Lackawanna is welcoming a rock salt packaging company to the Gateway Trade Center.
Compass Minerals International’s rock salt packaging and distribution facility officially opens for business this week at the lakefront industrial park on Route 5. The facility will receive rock salt from Compass Minerals’ Goderich, Ont., mine, screen and package it as a de-icing product, and ship it by lake freighter and other means for sale to homeowners, businesses and building maintenance professionals.
The Overland Park, Kan.-based company mines and packages salt, nutrients for plants and magnesium chloride for distribution mostly in North America. Its products are used in industrial, agricultural, commercial and consumer sectors. Originally founded in 1844, the company has been publicly traded since December 2003.
Officials cited the new location as ideal because of its quick deepwater access to Canada and to major U.S. markets by train and major highways. “We chose Lackawanna over other possible locations primarily for the proximity to the waterways,” said Jason Bagley, Compass Minerals plant manager. “But our location in the Buffalo area also expands our presence in an important market and improves our customer service, as well. We’re happy to be here in Lackawanna.”
The new $8.5 million packaging operation on six acres along the Gateway Metroport Ship Canal features three structures with different purposes. The complex, whose construction received $1.35 million in tax breaks from the Erie County Industrial Development Agency, includes a 75-foot-high, 18,000-square-foot salt storage dome, a 5,400-square-foot packaging facility and a 28,000-square-foot storage warehouse. It’s expected to employ eight to 10 workers, which means an average of at least $135,000 in tax breaks per worker.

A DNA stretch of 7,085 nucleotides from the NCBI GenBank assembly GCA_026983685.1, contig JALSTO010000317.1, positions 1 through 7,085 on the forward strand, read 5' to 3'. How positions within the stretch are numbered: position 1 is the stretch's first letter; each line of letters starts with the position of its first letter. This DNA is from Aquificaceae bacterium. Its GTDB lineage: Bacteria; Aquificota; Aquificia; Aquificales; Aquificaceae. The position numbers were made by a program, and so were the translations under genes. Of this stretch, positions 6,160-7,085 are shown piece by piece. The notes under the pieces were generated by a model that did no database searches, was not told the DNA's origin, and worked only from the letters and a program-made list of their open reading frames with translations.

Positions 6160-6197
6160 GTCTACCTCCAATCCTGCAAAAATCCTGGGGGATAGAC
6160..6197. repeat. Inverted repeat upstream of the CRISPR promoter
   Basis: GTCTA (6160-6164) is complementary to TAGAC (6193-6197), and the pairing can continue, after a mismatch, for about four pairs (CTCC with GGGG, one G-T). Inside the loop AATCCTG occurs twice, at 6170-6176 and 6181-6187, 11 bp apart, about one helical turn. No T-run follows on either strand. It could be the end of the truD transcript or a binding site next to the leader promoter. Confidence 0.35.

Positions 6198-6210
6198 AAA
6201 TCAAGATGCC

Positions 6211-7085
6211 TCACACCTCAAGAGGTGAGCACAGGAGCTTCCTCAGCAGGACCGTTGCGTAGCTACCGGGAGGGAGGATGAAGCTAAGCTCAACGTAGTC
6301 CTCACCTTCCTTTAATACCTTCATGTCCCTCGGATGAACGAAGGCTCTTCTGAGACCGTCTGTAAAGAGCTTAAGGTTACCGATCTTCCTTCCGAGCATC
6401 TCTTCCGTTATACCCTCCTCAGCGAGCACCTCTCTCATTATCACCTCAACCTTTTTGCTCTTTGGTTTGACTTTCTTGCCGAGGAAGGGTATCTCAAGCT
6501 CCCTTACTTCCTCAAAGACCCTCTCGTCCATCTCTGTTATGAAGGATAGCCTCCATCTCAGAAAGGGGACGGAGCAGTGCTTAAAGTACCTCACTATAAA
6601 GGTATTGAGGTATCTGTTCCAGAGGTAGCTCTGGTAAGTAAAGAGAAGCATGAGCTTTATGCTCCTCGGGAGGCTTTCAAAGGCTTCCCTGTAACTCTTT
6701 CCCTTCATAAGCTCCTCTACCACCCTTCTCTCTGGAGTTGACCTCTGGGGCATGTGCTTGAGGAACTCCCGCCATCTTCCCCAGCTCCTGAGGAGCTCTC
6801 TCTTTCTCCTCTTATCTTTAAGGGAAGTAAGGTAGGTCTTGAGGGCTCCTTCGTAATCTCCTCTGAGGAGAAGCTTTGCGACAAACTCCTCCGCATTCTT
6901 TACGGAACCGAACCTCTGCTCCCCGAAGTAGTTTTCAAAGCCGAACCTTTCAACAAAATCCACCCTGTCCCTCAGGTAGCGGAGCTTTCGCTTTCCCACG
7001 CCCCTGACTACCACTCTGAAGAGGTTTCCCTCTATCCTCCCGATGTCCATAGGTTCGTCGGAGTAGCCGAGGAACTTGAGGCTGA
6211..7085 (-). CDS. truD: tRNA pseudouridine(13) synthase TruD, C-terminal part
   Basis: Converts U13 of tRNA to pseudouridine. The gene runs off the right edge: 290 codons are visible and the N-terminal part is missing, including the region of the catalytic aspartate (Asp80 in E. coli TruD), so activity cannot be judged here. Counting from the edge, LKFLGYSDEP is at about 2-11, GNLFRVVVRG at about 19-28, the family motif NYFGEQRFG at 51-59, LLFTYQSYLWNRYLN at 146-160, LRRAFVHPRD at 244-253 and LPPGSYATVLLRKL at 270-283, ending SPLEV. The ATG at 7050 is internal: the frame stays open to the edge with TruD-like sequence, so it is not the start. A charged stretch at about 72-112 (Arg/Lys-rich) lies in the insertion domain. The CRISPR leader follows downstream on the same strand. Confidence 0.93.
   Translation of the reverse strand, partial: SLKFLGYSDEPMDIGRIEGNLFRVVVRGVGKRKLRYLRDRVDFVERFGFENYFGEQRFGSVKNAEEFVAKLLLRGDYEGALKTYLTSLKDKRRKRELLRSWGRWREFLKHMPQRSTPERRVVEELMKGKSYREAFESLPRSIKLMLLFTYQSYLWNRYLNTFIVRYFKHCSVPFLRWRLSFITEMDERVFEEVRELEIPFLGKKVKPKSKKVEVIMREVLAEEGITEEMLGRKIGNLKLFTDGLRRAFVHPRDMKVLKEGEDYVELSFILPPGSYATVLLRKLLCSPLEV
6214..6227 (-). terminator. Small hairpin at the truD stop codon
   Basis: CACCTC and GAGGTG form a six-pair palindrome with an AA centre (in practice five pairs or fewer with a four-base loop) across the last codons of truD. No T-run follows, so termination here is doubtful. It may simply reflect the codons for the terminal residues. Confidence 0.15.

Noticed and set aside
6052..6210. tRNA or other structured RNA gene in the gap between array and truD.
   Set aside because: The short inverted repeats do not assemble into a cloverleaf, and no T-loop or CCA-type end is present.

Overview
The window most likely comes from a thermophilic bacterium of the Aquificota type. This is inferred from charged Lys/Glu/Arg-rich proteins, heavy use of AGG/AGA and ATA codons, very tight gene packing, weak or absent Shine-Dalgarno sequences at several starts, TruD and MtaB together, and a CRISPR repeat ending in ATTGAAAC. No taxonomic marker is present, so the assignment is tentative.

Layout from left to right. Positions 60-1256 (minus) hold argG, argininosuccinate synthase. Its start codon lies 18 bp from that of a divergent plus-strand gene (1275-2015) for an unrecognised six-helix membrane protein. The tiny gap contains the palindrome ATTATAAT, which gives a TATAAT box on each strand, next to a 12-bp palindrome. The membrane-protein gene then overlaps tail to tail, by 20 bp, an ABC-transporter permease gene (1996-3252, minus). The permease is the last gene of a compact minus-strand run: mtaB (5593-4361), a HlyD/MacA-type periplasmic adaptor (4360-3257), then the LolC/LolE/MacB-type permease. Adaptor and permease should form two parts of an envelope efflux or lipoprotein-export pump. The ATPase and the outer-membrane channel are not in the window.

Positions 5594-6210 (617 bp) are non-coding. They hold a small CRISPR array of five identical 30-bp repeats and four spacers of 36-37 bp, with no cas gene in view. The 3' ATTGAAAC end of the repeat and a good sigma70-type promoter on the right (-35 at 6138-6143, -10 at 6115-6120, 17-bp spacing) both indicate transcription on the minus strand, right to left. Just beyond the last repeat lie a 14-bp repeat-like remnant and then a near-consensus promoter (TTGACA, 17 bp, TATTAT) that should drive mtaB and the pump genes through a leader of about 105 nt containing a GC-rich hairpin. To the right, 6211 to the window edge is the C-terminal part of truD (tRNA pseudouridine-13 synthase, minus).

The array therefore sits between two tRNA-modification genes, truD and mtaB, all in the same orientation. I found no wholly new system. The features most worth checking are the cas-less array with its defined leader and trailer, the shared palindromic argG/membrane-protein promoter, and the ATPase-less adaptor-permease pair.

It competes with an existing rock salt mine and packaging plant near Mount Morris, operated by American Rock Salt Co. LLC.
It’s also the newest industrial occupant of part of the former Bethlehem Steel property, which is targeted for redevelopment by Lackawanna and the state through the state-funded Brownfields Opportunity Area Initiative that identifies it as a resource for future growth.
“Collaboration between private and public entities can provide a success story creating jobs and revenue for the city,” said Lackawanna Director of Development Fred K. Heinle.
City, county and state political leaders and company representatives, including Lackawanna Mayor Geoffrey M. Szymanski, were on hand Wednesday for the grand opening.
“This represents a clear indication that Lackawanna is strategically situated to attract business operations that rely upon multimodal transportation systems,” Szymanski said. “Once site-selection professionals understand what the City of Lackawanna has to offer, there will be a true renaissance of the former steel property.”